The Bold Voice of J&K

Transmogrification of ‘demonetisation story’ to ‘cashless story’

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Mahadeep Singh Jamwal
Rural population is left in worse off conditions. We should not get carried away by the visions of a cashless society and proceed with caution. Now, this will mean that people will have to make e-payments in matters of property tax, professional tax, utilities like water, power and gas, fee and licensing charges, online booking of community halls for functions, issuing or renewal of birth and death certificates, registration of shops, library membership and all. Mobile ATMs and micro ATMs have been a rare sight. Over 90 per cent of all transactions in India were conducted in currency.
In new system of cashless society, every transacting individual require a ‘Smart Phone’ which cost not less than at least ten thousand rupees, our poor people earning hardly to survive cannot afford it. The government should subsidise these ‘Smart Phone’ for those without. The middle and upper class people have the resources to be able to buy mobile, download the necessary apps, and open bank accounts, but I would worry about how the poorer parts of Indian society will be able to deal with this transition. How do they get mobile phones and Internet access? Every individual has to wear the cost of Internet connections. Improvements in the telecom infrastructure, access to Internet connectivity and low-cost smart phones is the first priority to eliminate the cash based economy. The availability of electricity to last corner of the country and free Wi-Fi connectivity is the prime requirement in all villages, where transactions as low as Rs. 10 take place on phone through SMS and the Internet. The factors such as; recently launched Unified Payments Interface (UPI) by the Reserve Bank of India (RBI), which uses Aadhar identification and one’s mobile number to make payments, is set to revolutionise payments systems in India, but almost 600 million people are unbanked, unable to change into cheque-writing or debit or credit card use, about 30 per cent of the population lack even the basic ID required to change over the cashless system of e-banking, under these circumstances how the changeover would be acceptable to this section of society. Although many players are waiting to take off into these seamless and modern payments such as; new credit/debit cards, e-wallets and other mobile based payments such as Airtel Money but interestingly at the same time, it is also propagated that this “war on cash” is not driven purely by consumers desire to mitigate the inconvenience of carrying notes and coins, instead the war has highly powerful proponents backing it, and this is closely tied to the perceived advantages of a cashless society. The most powerful drivers of the change are, unsurprisingly, those from the payments industry, such as credit card companies and banks. At the face of it is difficult to rule out this assumption. The PayTm’s congratulatory messages to PM for a change to ‘cashless society’ speak much about it. PayTm’s traffic, for instance, increased by 435 per cent and downloads by 200 per cent just in a week’s time. The class offering online wallets and digital payments is a clear winner in it. It is forced change of the government being burdened on poor people by a very ticklish move to limit the withdrawals from bank accounts.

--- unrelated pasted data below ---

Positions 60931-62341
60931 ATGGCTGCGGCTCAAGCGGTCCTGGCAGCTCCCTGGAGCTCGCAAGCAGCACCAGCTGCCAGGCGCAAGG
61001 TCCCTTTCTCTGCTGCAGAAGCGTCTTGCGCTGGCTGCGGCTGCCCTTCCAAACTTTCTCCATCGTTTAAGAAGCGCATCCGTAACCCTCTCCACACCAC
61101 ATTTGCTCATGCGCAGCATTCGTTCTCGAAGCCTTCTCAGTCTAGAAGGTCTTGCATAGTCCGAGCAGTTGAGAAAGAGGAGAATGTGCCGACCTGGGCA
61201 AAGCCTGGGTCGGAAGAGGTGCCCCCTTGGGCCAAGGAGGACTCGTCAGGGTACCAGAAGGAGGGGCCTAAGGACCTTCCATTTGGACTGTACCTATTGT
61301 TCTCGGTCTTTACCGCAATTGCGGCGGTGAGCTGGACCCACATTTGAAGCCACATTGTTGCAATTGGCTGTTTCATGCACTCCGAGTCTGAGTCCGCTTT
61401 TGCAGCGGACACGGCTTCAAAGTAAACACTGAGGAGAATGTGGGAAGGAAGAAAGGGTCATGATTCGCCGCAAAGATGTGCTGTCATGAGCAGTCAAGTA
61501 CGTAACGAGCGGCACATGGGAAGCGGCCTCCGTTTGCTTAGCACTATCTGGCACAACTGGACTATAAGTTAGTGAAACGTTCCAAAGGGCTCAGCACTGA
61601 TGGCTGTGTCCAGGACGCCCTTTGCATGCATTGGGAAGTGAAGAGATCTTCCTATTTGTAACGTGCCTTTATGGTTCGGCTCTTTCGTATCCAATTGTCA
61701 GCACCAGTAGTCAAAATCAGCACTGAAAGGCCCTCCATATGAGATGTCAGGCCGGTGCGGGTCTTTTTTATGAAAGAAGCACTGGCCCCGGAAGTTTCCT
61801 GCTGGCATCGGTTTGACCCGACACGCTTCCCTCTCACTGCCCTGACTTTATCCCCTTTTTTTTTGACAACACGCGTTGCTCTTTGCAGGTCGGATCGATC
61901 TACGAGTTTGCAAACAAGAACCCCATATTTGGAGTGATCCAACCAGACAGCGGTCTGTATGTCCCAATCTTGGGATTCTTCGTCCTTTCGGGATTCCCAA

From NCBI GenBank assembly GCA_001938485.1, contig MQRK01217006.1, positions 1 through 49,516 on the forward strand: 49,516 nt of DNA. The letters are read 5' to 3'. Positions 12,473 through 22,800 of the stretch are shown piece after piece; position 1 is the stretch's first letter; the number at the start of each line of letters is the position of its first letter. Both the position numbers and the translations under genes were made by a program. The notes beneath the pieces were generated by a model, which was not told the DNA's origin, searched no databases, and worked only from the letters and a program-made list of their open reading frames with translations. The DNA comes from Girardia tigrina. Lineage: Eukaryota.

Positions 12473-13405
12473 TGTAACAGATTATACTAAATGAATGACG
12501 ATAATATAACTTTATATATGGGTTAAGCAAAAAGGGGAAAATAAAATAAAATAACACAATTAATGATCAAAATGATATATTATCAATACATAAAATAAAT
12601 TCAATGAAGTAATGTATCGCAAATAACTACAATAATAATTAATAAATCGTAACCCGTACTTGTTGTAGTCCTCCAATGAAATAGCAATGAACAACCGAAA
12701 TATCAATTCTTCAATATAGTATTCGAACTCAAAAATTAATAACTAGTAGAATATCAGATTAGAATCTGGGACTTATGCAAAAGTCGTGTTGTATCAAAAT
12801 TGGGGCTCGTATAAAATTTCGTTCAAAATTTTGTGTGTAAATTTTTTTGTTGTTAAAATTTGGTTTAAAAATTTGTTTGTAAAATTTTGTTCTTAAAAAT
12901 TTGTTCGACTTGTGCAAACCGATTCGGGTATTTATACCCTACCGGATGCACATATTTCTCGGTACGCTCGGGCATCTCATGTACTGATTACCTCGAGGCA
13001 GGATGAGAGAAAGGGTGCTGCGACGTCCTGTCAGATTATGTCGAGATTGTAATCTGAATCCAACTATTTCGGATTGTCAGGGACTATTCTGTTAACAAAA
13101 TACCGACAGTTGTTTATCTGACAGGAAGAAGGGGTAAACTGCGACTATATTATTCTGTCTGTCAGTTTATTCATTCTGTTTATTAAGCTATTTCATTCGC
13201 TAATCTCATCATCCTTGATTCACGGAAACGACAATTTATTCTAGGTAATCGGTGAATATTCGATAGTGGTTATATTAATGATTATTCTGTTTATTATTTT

Concluding it is not out of box to say that the prime cause for demonetisation has almost not figured much as black money is back in circulation, militancy activities have not curbed; counterfeiting has appeared, no relief in price escalation, no cut in interest rates, so the total expenditure coming out to be around Rs 20,000 crore in order to print new notes but the total expenditure coming in the entire demonetisation process in 50 days is going to be huge and according to one estimate, it is around one lakh twenty thousand crore rupees. Why this huge sum wasted? It appears that some players of this move want to become hero overnight by thrashing the common man on road and like demonetisation, the cashless vision although beneficial but being thrusted without planning and preparations.
(Concluded)

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